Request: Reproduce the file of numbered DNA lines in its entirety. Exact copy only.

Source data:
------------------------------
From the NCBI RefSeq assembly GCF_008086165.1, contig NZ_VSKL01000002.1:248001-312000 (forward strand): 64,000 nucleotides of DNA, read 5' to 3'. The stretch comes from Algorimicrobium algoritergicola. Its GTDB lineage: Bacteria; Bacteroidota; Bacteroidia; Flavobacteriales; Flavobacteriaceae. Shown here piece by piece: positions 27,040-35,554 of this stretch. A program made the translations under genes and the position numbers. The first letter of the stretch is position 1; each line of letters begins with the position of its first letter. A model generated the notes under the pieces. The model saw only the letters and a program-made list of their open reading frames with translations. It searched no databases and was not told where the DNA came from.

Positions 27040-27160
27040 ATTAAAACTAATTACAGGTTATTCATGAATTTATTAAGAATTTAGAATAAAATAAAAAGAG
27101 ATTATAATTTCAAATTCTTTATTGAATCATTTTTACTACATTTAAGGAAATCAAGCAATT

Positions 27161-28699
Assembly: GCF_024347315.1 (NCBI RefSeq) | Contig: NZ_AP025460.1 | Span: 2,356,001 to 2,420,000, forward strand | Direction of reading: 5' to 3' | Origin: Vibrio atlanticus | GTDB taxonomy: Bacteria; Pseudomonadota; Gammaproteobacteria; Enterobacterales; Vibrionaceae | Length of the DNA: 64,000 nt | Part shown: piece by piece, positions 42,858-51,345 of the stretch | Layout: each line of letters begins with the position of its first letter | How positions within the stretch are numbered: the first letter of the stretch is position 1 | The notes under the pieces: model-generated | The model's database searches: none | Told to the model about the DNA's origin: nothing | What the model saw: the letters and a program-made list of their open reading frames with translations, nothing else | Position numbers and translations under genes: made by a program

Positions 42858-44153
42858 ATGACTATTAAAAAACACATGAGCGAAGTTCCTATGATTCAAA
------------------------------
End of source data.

From the NCBI RefSeq assembly GCF_008086165.1, contig NZ_VSKL01000002.1:248001-312000 (forward strand): 64,000 nucleotides of DNA, read 5' to 3'. The stretch comes from Algorimicrobium algoritergicola. Its GTDB lineage: Bacteria; Bacteroidota; Bacteroidia; Flavobacteriales; Flavobacteriaceae. Shown here piece by piece: positions 27,040-35,554 of this stretch. A program made the translations under genes and the position numbers. The first letter of the stretch is position 1; each line of letters begins with the position of its first letter. A model generated the notes under the pieces. The model saw only the letters and a program-made list of their open reading frames with translations. It searched no databases and was not told where the DNA came from.

Positions 27040-27160
27040 ATTAAAACTAATTACAGGTTATTCATGAATTTATTAAGAATTTAGAATAAAATAAAAAGAG
27101 ATTATAATTTCAAATTCTTTATTGAATCATTTTTACTACATTTAAGGAAATCAAGCAATT

Positions 27161-28699
Assembly: GCF_024347315.1 (NCBI RefSeq) | Contig: NZ_AP025460.1 | Span: 2,356,001 to 2,420,000, forward strand | Direction of reading: 5' to 3' | Origin: Vibrio atlanticus | GTDB taxonomy: Bacteria; Pseudomonadota; Gammaproteobacteria; Enterobacterales; Vibrionaceae | Length of the DNA: 64,000 nt | Part shown: piece by piece, positions 42,858-51,345 of the stretch | Layout: each line of letters begins with the position of its first letter | How positions within the stretch are numbered: the first letter of the stretch is position 1 | The notes under the pieces: model-generated | The model's database searches: none | Told to the model about the DNA's origin: nothing | What the model saw: the letters and a program-made list of their open reading frames with translations, nothing else | Position numbers and translations under genes: made by a program

Positions 42858-44153
42858 ATGACTATTAAAAAACACATGAGCGAAGTTCCTATGATTCAAA